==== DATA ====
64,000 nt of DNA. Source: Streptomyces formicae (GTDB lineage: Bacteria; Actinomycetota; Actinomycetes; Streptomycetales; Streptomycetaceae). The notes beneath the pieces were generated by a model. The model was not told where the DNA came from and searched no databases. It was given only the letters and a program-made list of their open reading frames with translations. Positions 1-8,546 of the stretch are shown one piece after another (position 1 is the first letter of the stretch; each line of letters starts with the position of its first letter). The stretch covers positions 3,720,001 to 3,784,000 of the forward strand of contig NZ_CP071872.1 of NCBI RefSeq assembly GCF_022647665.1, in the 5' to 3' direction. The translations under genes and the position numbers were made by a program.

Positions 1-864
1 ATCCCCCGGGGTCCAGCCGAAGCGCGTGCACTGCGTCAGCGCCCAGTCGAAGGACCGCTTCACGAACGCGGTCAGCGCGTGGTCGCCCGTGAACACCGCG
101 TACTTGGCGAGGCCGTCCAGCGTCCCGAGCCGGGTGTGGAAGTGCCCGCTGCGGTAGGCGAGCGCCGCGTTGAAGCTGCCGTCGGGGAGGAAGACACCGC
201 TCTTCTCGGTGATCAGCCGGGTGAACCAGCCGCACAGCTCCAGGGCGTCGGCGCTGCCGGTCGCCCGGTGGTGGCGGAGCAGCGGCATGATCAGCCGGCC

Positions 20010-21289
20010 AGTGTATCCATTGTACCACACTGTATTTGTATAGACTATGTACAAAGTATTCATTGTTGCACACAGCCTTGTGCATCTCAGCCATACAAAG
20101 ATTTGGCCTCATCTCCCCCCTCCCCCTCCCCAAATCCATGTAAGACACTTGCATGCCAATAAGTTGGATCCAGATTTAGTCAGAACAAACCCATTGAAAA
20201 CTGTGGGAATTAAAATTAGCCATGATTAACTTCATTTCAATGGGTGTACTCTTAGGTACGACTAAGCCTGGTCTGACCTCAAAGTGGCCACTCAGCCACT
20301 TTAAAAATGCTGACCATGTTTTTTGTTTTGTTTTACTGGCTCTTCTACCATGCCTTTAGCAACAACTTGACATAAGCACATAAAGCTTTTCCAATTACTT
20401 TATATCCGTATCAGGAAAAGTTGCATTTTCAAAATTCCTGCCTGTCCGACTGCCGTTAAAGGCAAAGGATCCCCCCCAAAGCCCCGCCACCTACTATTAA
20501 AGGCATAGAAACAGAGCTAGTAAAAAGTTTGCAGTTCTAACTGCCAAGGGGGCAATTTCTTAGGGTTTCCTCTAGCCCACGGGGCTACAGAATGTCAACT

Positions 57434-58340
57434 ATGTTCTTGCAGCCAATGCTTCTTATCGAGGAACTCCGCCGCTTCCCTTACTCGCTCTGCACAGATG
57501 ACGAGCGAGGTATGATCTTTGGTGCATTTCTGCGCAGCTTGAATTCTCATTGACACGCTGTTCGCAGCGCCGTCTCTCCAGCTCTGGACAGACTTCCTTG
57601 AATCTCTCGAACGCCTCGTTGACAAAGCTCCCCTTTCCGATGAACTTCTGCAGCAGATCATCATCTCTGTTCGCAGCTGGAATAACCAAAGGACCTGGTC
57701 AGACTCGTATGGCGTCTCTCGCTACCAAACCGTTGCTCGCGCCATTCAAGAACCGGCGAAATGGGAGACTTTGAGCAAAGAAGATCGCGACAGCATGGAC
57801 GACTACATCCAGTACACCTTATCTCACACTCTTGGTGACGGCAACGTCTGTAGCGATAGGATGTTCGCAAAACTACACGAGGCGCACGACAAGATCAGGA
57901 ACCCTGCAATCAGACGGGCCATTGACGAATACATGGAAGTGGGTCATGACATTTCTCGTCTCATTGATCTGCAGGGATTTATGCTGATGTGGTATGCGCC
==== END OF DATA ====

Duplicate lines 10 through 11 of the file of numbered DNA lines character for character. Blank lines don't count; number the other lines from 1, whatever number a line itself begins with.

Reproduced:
20301 TTAAAAATGCTGACCATGTTTTTTGTTTTGTTTTACTGGCTCTTCTACCATGCCTTTAGCAACAACTTGACATAAGCACATAAAGCTTTTCCAATTACTT
20401 TATATCCGTATCAGGAAAAGTTGCATTTTCAAAATTCCTGCCTGTCCGACTGCCGTTAAAGGCAAAGGATCCCCCCCAAAGCCCCGCCACCTACTATTAA